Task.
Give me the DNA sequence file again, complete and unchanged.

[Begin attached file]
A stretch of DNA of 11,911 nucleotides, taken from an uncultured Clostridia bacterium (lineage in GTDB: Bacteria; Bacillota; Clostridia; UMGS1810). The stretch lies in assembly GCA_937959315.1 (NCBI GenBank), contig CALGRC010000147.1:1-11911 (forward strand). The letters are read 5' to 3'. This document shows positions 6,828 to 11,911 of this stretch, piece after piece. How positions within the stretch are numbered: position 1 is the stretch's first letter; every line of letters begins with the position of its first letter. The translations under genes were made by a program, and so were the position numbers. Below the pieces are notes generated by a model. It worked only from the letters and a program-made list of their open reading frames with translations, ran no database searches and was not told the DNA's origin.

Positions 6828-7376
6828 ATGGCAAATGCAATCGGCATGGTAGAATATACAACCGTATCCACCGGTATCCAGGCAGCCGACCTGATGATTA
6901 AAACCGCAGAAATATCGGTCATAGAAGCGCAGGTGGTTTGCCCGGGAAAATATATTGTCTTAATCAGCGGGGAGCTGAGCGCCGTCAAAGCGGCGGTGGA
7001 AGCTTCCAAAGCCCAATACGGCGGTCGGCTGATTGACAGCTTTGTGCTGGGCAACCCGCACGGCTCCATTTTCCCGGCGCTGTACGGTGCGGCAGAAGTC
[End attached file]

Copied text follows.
A stretch of DNA of 11,911 nucleotides, taken from an uncultured Clostridia bacterium (lineage in GTDB: Bacteria; Bacillota; Clostridia; UMGS1810). The stretch lies in assembly GCA_937959315.1 (NCBI GenBank), contig CALGRC010000147.1:1-11911 (forward strand). The letters are read 5' to 3'. This document shows positions 6,828 to 11,911 of this stretch, piece after piece. How positions within the stretch are numbered: position 1 is the stretch's first letter; every line of letters begins with the position of its first letter. The translations under genes were made by a program, and so were the position numbers. Below the pieces are notes generated by a model. It worked only from the letters and a program-made list of their open reading frames with translations, ran no database searches and was not told the DNA's origin.

Positions 6828-7376
6828 ATGGCAAATGCAATCGGCATGGTAGAATATACAACCGTATCCACCGGTATCCAGGCAGCCGACCTGATGATTA
6901 AAACCGCAGAAATATCGGTCATAGAAGCGCAGGTGGTTTGCCCGGGAAAATATATTGTCTTAATCAGCGGGGAGCTGAGCGCCGTCAAAGCGGCGGTGGA
7001 AGCTTCCAAAGCCCAATACGGCGGTCGGCTGATTGACAGCTTTGTGCTGGGCAACCCGCACGGCTCCATTTTCCCGGCGCTGTACGGTGCGGCAGAAGTC